• In January, The first bananas to carry the FAIRTRADE Mark are launched in over 1,000 Co-op stores. Other supermarkets swiftly follow suit.
  • March sees the launch of Co-op Fair Trade Milk chocolate bars, the first first supermarket Own Label FAIRTRADE Mark product, joint branded with pioneering Divine chocolate
  • Coffee and tea carrying the FAIRTRADE Mark become available as an option in the first national coffee shop chains to offer Fairtrade.
  • The first year that churches are targeted with Action Packs for Fairtrade Fortnight.
  • Fairtrade Foundation staff with members of the Women’s Institute visit banana farmers in the Windward Islands and produce a film to link women farmers to women consumers.
  • The Co-operative Bank launches a Fairtrade Pledge to encourage their customers to switch to Fairtrade.
  • In October, Fairtrade chocolate bar Dubble with added Comic Relief was launched, with an award winning education pack taking Fairtrade in 15,000 UK schools
  • Launch of the first Fairtrade composite product, Traidcraft Apricot Geobar.


  • The retail value of annual Fairtrade sales reaches £30 million – equivalent to £1being spent every second.
  • Fruit Passion, the first range of fruit juices to carry the FAIRTRADE Mark, is introduced into supermarkets.
  • Garstang in Lancashire declares itself ‘the world’s first Fairtrade Town’.
  • The Transport and General Worker’s Union votes to promote Fairtrade. The union, which has nearly one million members, passes a policy to use Fairtrade tea and coffee for all business and office purposes.


  • In January, Colombian roast and ground coffee is the first of a wide range of Sainsbury’s own brand FAIRTRADE Mark products and the first Fairtrade mangoes are launched in Co-op stores.
  • The new international FAIRTRADE Mark is launched by Harry Hill at the Contemporary Applied Arts gallery in London, replacing the interlocking ‘F’ symbol. The Fairtrade Foundation website is re-launched.
  • In February, the Prime Minister Tony Blair visits Fairtrade registered farmers and releases statement of support for the FAIRTRADE Mark.
  • In March, Starbucks offers Fairtrade coffee as an option and converts its chocolate bar through Divine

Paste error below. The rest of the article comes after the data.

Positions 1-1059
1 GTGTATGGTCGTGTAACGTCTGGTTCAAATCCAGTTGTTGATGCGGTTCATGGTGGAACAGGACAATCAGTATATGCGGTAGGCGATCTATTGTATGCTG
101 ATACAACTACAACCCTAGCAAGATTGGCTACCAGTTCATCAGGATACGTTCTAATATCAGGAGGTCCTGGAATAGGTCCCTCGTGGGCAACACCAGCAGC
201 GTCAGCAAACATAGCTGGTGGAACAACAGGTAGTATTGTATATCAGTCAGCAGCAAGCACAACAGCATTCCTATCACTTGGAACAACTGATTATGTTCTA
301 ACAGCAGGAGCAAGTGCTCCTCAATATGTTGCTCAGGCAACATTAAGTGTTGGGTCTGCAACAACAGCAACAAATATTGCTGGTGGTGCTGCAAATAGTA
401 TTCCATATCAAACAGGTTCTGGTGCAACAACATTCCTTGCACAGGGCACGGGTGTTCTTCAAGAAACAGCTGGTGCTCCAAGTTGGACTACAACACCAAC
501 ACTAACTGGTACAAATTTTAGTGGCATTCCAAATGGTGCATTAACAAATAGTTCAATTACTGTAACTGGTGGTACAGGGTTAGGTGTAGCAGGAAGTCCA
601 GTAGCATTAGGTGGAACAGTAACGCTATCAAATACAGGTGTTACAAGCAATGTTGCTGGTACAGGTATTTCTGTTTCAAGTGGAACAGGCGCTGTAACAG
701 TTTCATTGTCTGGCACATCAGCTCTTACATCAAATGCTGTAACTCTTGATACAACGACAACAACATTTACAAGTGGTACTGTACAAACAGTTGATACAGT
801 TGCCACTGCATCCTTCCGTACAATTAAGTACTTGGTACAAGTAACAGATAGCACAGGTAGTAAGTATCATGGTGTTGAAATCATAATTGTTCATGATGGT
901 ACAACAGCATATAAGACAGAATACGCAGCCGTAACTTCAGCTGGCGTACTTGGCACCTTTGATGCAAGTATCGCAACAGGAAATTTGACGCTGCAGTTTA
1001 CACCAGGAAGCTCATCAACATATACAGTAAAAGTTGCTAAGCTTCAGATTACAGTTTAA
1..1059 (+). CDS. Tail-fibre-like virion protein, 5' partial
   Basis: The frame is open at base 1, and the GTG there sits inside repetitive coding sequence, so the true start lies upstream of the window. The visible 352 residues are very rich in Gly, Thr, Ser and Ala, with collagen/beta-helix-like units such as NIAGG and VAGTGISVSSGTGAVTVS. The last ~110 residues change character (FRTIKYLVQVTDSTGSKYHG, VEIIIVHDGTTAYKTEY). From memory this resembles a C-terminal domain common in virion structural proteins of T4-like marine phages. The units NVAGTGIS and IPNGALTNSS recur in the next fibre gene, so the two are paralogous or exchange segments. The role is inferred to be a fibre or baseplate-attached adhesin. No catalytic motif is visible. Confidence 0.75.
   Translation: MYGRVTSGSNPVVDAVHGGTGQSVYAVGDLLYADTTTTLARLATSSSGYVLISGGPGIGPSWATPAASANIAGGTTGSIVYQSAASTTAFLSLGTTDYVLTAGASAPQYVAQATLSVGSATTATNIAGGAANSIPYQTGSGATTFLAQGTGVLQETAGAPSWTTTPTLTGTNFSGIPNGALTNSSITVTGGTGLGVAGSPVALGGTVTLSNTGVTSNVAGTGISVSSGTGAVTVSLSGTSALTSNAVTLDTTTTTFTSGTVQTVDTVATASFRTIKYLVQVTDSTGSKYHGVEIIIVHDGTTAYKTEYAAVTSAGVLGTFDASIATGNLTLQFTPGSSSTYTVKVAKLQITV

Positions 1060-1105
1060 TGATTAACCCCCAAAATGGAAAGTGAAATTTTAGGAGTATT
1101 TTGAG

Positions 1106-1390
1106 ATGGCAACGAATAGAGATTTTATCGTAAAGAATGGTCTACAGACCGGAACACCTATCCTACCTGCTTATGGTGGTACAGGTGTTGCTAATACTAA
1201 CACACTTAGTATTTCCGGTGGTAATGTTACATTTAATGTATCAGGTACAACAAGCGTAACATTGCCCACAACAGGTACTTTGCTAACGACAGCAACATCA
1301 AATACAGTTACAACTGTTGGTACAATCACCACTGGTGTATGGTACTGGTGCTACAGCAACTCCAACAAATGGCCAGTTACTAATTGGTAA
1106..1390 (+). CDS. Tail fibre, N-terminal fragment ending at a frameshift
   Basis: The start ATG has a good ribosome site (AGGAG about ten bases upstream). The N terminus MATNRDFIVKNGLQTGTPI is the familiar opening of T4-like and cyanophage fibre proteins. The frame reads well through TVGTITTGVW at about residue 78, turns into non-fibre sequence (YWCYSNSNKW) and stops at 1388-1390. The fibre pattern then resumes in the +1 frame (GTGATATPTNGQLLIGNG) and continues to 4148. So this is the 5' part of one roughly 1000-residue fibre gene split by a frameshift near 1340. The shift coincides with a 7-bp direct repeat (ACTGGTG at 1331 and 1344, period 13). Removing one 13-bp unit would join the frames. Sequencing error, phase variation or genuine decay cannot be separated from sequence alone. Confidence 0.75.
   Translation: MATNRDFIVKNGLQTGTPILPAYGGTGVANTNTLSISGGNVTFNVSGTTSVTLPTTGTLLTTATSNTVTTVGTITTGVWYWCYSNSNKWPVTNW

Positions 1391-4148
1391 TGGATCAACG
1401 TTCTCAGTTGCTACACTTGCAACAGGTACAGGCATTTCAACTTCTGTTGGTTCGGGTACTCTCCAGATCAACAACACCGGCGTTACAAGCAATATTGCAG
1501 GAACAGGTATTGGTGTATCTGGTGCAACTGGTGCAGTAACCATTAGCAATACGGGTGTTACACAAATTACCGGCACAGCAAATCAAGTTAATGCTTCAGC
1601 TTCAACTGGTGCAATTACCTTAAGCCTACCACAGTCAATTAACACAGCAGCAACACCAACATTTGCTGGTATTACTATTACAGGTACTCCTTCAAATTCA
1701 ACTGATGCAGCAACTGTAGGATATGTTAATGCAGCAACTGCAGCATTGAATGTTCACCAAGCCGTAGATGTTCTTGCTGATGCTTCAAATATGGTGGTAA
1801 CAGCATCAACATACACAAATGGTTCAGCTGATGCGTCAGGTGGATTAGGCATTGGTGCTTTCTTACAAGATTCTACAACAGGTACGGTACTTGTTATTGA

• In May Spilling the Beans report on the coffee trade is launched.
  • The first FAIRTRADE Mark cake is launched in October. The Fairtrade Chocolate Chip Cake is the latest in a growing range of Own Label Fairtrade products by the Co-op. Pret A Manger offers customers FAIRTRADE Mark coffee as the only filter option throughout all of its outlets.
  • Sainsbury’s sells around 1million FAIRTRADE Mark bananas a week and offers Own Label FAIRTRADE Mark coffee, tea, chocolate and bananas.
  • Co-op wins Multiple Retailer of the Year at the Retail Industry Awards 2002, in part due to its commitment to Fairtrade.
  • In September, the first supermarket Own Label instant coffee granules to carry the FAIRTRADE Mark, are launched by Co-op in 1,000 stores. The UK’s largest retailer, Tesco, starts selling FAIRTRADE Mark bananas. Co-op, Sainsbury’s, Waitrose, Safeway and Asda already sell FAIRTRADE Mark bananas.
  • The annual retail value of FAIRTRADE Mark sales in the UK reaches £45m – meaning almost £1.50 is spent on FAIRTRADE Mark products every second. FAIRTRADE Mark roast and ground coffee takes 14% of the UK market.
  • In November the Co-op switches all of its Own Label chocolate to Fairtrade.
  • In December, the world’s first Fairtrade pineapples go on sale in Co-op stores.


  • A MORI Poll shows recognition of the FAIRTRADE Mark is now at 25% and understanding of what the Mark means stands at 33%.
  • The number of Fairtrade Towns reaches 19 and in March the Greater London Authority announced its intention to work toward Fairtrade City status.
  • The number of Fairtrade retail products increases to over 130.
  • Sanderson and St Martins Lane Hotels in London switch to Fairtrade coffee and tea.
  • FLO wins the King Baudouin International Prize for Development.
  • Fairtrade oranges from South Africa are launched.


  • The Fairtrade Foundation wins the Charity of the Year award.
  • 10th birthday of the FAIRTRADE Mark celebrated in the UK.